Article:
Yesterday, Michael was interviewed on the FOX Radio Network during drive time as a Workplace Cultural Expert on this issue. But instead of dwelling on the legalities and enforcement issues involved, he took a much different tact. Whether it can be proven illegal or not, whether the threat of liability is strong enough to end this type of discrimination, the fact is, it’s just plain bad business! Here’s a few good reasons why:

Technical Knowledge

We were surprised that when we hired recent college grads, the technology they knew was already obsolete and there were several programs we use every day that they didn’t know. For instance, such staples as WordPress, how to maximize LinkedIn and Facebook, best use of PowerPoint, and how to use video editing and platforms were a mystery to them. And for good reason! The features, formats and algorithms are changing so fast now that to maximize the use of these programs, folks must be in a constant state of learning. So, regardless of age, people must effectively start fresh every few years. So much for the perceived advantage of recent college grads. They need constant retraining as much as an older employee might.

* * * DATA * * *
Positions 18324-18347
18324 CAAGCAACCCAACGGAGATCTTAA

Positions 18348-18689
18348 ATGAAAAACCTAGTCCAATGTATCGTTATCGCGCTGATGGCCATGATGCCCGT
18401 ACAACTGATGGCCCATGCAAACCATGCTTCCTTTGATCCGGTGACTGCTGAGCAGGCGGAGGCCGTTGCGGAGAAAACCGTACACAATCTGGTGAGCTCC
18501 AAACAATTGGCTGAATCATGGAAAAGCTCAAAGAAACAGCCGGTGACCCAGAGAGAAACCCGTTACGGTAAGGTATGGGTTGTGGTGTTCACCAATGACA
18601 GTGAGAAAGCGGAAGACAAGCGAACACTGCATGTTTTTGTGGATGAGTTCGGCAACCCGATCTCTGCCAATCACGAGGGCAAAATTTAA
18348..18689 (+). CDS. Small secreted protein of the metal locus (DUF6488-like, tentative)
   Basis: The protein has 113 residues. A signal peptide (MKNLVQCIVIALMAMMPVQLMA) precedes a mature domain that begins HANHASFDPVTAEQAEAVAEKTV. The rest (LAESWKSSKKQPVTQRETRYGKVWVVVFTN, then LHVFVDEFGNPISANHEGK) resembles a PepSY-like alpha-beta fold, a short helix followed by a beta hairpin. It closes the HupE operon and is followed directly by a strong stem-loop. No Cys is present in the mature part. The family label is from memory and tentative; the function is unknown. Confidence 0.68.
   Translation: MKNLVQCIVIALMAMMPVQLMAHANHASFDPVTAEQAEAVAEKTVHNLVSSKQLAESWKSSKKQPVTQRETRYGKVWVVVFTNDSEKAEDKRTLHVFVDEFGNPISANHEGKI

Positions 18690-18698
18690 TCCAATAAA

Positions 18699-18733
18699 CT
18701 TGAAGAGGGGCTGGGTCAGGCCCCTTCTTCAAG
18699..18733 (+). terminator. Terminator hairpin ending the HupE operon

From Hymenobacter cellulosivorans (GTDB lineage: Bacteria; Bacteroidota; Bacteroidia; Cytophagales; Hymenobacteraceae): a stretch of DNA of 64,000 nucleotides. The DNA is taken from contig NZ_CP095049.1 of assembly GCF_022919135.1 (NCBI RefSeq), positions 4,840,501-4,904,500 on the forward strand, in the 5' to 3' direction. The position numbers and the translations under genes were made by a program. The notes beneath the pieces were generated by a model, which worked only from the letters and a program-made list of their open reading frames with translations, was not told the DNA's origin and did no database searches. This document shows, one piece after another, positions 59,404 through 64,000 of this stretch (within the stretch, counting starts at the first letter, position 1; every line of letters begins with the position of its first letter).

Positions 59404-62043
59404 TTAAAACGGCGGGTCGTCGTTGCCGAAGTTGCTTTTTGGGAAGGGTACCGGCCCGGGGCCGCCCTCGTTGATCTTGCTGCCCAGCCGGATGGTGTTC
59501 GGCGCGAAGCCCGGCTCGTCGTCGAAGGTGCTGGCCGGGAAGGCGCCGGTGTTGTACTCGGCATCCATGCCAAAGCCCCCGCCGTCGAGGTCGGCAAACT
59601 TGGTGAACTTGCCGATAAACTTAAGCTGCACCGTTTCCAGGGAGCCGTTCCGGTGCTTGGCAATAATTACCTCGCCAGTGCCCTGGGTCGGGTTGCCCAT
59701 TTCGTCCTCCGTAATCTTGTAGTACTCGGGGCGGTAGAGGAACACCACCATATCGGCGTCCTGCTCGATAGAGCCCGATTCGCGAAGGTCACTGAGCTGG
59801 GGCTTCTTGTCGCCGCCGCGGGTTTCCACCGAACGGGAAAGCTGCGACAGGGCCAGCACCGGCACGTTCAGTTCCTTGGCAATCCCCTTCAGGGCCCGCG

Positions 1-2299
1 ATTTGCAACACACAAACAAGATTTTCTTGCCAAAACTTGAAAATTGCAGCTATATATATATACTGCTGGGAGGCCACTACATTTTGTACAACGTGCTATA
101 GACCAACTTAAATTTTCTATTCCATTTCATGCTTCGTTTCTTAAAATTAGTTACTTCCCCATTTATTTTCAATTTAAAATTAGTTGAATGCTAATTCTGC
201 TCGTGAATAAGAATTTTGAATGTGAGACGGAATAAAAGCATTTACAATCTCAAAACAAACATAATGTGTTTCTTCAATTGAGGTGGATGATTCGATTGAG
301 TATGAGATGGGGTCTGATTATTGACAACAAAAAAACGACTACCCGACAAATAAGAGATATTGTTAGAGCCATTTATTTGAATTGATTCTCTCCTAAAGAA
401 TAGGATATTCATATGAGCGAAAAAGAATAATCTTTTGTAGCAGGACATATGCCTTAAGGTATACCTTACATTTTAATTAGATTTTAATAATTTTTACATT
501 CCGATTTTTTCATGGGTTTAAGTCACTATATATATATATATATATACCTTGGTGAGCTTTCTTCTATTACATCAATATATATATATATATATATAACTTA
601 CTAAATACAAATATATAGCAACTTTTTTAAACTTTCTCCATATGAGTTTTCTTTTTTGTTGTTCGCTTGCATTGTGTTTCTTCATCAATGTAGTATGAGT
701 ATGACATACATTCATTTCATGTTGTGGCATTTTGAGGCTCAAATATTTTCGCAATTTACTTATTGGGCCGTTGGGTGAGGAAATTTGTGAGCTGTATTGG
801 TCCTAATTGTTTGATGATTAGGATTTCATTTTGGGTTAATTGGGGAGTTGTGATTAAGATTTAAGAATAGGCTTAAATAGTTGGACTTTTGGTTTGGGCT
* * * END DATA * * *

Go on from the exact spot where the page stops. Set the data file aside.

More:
Stability

Younger employees tend to be short timers. We recently hired and trained another recent college grad. After 18 months she announced, “Well, I’m off to my next opportunity!” and she left! So much for all the training and the relationships she had developed with our vendors, outsourced service providers and customers. When asked why, she said, “This was just my first job and I need to see if there’s anything better for me. I need to build my experience.” Older employees are more appreciative of the job, less likely to bolt, and are generally pretty stable in their relationships, residences, and family. That stability can result in a much better ROI in training and relationship building. They are simply more likely to stay with your company. Remember, turnover is the #1 hidden cost of doing business.

Experience

The best hire we ever made was a 70-year-old employee! He not only knew all the key buyers in our industry, he knew exactly what we had to do to get noticed at retail. He had 40 years of experience! What a Godsend for a fledgling startup with limited knowledge of our industry. He not only knew what to do, but he had experience at teaching others. Our younger staff loved him because he took an interest in their success. He was their “go to” guy! Our young company all of a sudden gained respect with the other organizations we depended upon because he knew and followed their policies and procedures. We recommend that today’s older applicants sell themselves on this basis. It’s not what they don’t know, it’s what they do know! Startup and Build up businesses should be looking for that kind of experience.

Soft Skills